Deacons' Prosser dies of apparent heart attack at 56
Wake Forest basketball coach Skip Prosser died Thursday of an apparent heart attack. He was 56.
Prosser was found slumped on his office couch and unresponsive by director of basketball operations Mike Muse shortly after returning from his noon jog, athletics director Ron Wellman said. Medical personnel performed CPR and used a defibrillator on Prosser, who was taken to Wake Forest University Baptist Medical Center and pronounced dead at 1:41 p.m.
Wellman said he was unaware of any previous health issues for Prosser, calling his death "a devastating loss" during a news conference Thursday night.
"Because of his strength, we'll be able to go on and we'll be just fine eventually," Wellman said. "We're not right now. We're all suffering right now."
Prosser had been in Orlando, Fla., earlier this week for an AAU national tournament and had lunch Wednesday with South Carolina coach Dave Odom, his predecessor at Wake Forest.
Mark Prosser, Skip Prosser's son and a Bucknell assistant coach, received a phone call at about 2:40 p.m. ET this afternoon while watching games at the Milkhouse in Orlando. He left the gym immediately.
Prosser took over at Wake Forest in 2001 after coaching at Xavier for seven seasons, including five straight NCAA Tournament bids. He coached for one season at Loyola (Md.) in 1993-94.
New Orleans Hornets forward David West, who played at Xavier from 1999-2003, expressed his feelings of loss at the news of Prosser's death.
"Coach Prosser gave me a chance at Xavier when I came out of high school, he saw what other coaches didn't and I will forever owe him," West said in a statement. "He never let me slack and taught me to look at the big picture, but to do the little things to improve every aspect of your life. He was a great coach, leader and friend to me and will be deeply missed."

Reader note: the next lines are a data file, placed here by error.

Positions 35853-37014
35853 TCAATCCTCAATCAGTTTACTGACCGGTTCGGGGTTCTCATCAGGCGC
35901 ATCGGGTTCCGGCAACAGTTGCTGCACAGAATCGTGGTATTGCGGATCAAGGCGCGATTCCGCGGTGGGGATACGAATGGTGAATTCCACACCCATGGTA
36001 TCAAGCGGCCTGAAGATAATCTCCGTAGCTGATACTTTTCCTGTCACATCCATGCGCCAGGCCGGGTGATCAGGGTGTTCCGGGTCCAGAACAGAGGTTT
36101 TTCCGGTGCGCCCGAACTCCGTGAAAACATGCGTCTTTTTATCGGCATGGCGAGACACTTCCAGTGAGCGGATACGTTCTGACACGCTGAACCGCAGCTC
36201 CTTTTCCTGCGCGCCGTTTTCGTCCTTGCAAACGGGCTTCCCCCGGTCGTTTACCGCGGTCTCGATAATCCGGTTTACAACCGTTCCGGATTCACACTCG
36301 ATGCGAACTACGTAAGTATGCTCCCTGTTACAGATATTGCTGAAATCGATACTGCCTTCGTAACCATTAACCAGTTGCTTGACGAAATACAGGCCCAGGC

Prosser's career record was 291-146 (.666). Prosser was 126-68 in six seasons at Wake Forest. He also led Wake Forest to the program's first No. 1 national ranking during the 2004-05 season. While there, he coached future NBA stars Chris Paul and Josh Howard, and was the ACC coach of the year in 2003.
"My thoughts and prayers are with Coach Prosser's family and Wake Forest University," North Carolina State coach Sidney Lowe said. "I have gained a lot of respect for Coach Prosser both as a person and as a coach. It is a tremendous loss for our conference and for college basketball."
North Carolina coach Roy Williams said he was "absolutely shocked and deeply saddened" by Prosser's death.
"Over these last four seasons there have been several occasions on which he was the first coach to call and offer his heartfelt congratulations," Williams said in a statement. "Skip was someone who will be measured in terms of his actions, not just words. Our thoughts and prayers go out to his family. The world has lost a great person and great family man."
Duke coach Mike Krzyzewski said in a statement that Prosser was "ultimately respected for his coaching ability, his quick humor and, most importantly, for being a quality person. We lost him far too soon."
Last season, Wake Forest was 15-16 and lost to Virginia Tech in the second round of the ACC Tournament. In 2006, the Demon Deacons lost in the first round of the NIT.
In 2005, Wake Forest was a No. 2 seed in the NCAA Tournament, but lost to West Virginia 111-105 in double overtime. It was Paul's final game at Wake Forest.